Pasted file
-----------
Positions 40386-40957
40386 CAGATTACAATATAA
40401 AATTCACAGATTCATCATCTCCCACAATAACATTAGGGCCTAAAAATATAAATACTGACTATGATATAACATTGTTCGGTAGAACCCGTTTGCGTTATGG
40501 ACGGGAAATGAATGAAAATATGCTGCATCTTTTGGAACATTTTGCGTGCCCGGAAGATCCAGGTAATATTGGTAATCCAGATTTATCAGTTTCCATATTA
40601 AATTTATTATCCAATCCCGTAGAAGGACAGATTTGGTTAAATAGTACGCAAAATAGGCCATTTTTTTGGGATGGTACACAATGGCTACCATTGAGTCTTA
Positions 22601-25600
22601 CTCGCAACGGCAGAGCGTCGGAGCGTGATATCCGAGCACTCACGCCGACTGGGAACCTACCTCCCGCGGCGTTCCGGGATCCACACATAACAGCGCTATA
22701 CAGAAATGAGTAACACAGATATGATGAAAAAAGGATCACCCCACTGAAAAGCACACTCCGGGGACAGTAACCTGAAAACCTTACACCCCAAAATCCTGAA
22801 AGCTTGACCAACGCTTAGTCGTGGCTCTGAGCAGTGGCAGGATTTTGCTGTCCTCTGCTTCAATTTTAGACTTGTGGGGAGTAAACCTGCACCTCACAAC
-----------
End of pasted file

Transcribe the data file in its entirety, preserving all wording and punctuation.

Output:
Positions 40386-40957
40386 CAGATTACAATATAA
40401 AATTCACAGATTCATCATCTCCCACAATAACATTAGGGCCTAAAAATATAAATACTGACTATGATATAACATTGTTCGGTAGAACCCGTTTGCGTTATGG
40501 ACGGGAAATGAATGAAAATATGCTGCATCTTTTGGAACATTTTGCGTGCCCGGAAGATCCAGGTAATATTGGTAATCCAGATTTATCAGTTTCCATATTA
40601 AATTTATTATCCAATCCCGTAGAAGGACAGATTTGGTTAAATAGTACGCAAAATAGGCCATTTTTTTGGGATGGTACACAATGGCTACCATTGAGTCTTA
Positions 22601-25600
22601 CTCGCAACGGCAGAGCGTCGGAGCGTGATATCCGAGCACTCACGCCGACTGGGAACCTACCTCCCGCGGCGTTCCGGGATCCACACATAACAGCGCTATA
22701 CAGAAATGAGTAACACAGATATGATGAAAAAAGGATCACCCCACTGAAAAGCACACTCCGGGGACAGTAACCTGAAAACCTTACACCCCAAAATCCTGAA
22801 AGCTTGACCAACGCTTAGTCGTGGCTCTGAGCAGTGGCAGGATTTTGCTGTCCTCTGCTTCAATTTTAGACTTGTGGGGAGTAAACCTGCACCTCACAAC